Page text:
Even further, a method for making a semiconductor module is provided. A substantially planar substrate is formed by providing a base layer that is conductive, applying an insulator layer onto the base layer, and coating the insulator layer with a conductive layer. Traces and electrical contacts are then etched onto the conductive layer. A semiconductor is then electrically coupled to the conductive layer. Finally, the substrate is bent near the electrical contacts through an angle of approximately less than 180 degrees.
The above described semiconductor reduces the complexity and cost of semiconductor modules. Electric charge and heat are dissipated through the base layer without requiring the addition of grounding lines or a heat spreader. What is more, the resilient nature of the bend allows the semiconductor module to be securely coupled to a female connector on a motherboard. Common leads and electrical contacts reduce the overall number of leads and electrical contacts, thereby, reducing unit cost and requiring a motherboard with fewer distinct layers or channels. Finally, the negative impact on the performance of signal transmission caused by vias through a printed circuit board is eliminated by providing a shorting lead to short electrical contacts to one another.
For a better understanding of the nature and objects of the invention, reference should be made to the following detailed description taken in conjunction with the accompanying drawings, in which:
Like reference numerals refer to corresponding parts throughout the several views of the drawings.
The insulator layer 104 is preferably an electrical insulator, such as a polyimide, an epoxy, TEFLON, or any suitable synthetic resin resistant to high temperatures, wear, and corrosion, while being thermally conducive, electrically non-conductive, and capable of being used as a coating or film on base layer 102. The insulator layer 104 is preferably between 25 and 100 micrometers thick. As will be appreciated by one skilled in the art, the thickness of the insulator layer 104 is chosen to provide an predetermined electrical impedance. The thickness of the insulator layer 104 is proportional to the dielectric constant of the insulator and the capacitance.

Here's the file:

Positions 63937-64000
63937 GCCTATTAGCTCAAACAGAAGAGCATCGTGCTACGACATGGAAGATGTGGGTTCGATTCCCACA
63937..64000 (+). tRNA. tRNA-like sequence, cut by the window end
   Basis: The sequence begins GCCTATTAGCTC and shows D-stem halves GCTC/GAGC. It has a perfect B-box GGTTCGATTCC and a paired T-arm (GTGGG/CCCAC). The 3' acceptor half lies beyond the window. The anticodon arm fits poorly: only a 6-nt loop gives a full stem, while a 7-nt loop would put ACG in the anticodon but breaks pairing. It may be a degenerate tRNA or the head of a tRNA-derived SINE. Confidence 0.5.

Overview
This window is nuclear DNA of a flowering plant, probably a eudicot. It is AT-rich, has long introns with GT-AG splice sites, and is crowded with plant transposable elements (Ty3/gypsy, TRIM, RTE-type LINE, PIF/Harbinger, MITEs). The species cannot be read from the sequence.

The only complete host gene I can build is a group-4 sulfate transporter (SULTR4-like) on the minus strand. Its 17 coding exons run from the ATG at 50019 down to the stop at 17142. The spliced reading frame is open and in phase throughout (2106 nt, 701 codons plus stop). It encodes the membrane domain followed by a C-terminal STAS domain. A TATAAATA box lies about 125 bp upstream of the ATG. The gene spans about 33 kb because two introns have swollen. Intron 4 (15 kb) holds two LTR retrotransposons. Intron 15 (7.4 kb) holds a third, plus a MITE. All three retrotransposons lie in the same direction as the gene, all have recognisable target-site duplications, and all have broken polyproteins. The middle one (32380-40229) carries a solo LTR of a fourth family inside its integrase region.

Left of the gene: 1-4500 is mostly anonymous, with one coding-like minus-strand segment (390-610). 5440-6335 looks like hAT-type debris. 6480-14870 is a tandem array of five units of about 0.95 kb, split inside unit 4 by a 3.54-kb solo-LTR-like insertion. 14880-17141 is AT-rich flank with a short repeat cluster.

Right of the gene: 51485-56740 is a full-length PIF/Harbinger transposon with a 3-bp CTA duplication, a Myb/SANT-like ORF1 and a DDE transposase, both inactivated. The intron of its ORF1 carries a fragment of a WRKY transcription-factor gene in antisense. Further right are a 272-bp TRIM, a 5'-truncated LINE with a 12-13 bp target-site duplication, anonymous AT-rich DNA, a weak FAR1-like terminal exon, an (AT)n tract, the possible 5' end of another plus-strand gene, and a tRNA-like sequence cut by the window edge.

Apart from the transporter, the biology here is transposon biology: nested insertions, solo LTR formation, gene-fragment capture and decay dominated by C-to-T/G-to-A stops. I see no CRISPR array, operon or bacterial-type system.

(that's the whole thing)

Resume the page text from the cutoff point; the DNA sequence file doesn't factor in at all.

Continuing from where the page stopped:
The conductive layer 106 is also preferably constructed from a metal having a thickness of 5 to 30 micrometers. The conductive layer 106 is preferably capable of being formed into patterned traces through any suitable process, such as etching, or the like. The patterned traces is formed from the conductive layer 106 on top of the electrically non-conductive insulator layer 104. The conductive layer 106 is preferably formed of a metal, such as copper, bronze, gold, or the like. Also, any heat generated in the conductive layer 106 is preferably thermally conducted through the insulation layer 104 to the base layer 102 which acts as a heat spreader to absorb, spread, and dissipate the heat. This eliminates the need for an additional heat spreader, thereby, reducing the overall cost of the semiconductor module.
The preferred ratio of the thickness of the base layer 102 to the insulating layer 104 is about 3, while the preferred ratio of the thickness of the base layer 102 to the conductive layer 106 is about 14. The ratio of a thickness of the insulator layer to said conductive layer is approximately 5.
In an alternative embodiment, no base layer 102 is present. In this embodiment, the insulator layer is formed from an electrically non-conductive material, while the conductive layer 106 is formed from a conductive material, such as a metal. In this embodiment, traces are formed from the conductive layer 106 on top of the electrically non-conductive insulator layer 104.
To connect the semiconductor module 200 to a channel, the semiconductor module 200 is slid into a female connector 208. A “channel,” as used herein, is any bus that communicates data signals, address signals, control signals, or the like. The electrical contacts 206 make electrical contact with other electrical contacts 210 in the female connector 208. The other electrical contacts 210 are preferably spring loaded and biased towards the center of the female connector 208. When coupled, the electrical contacts 206 bend the other electrical contacts 210 away from the center of the female connector 208. This securely grips the semiconductor module 200 in the female connector 208. The other electrical contacts 210 are in turn electrically coupled to the channel or bus (not shown) on a motherboard (not shown).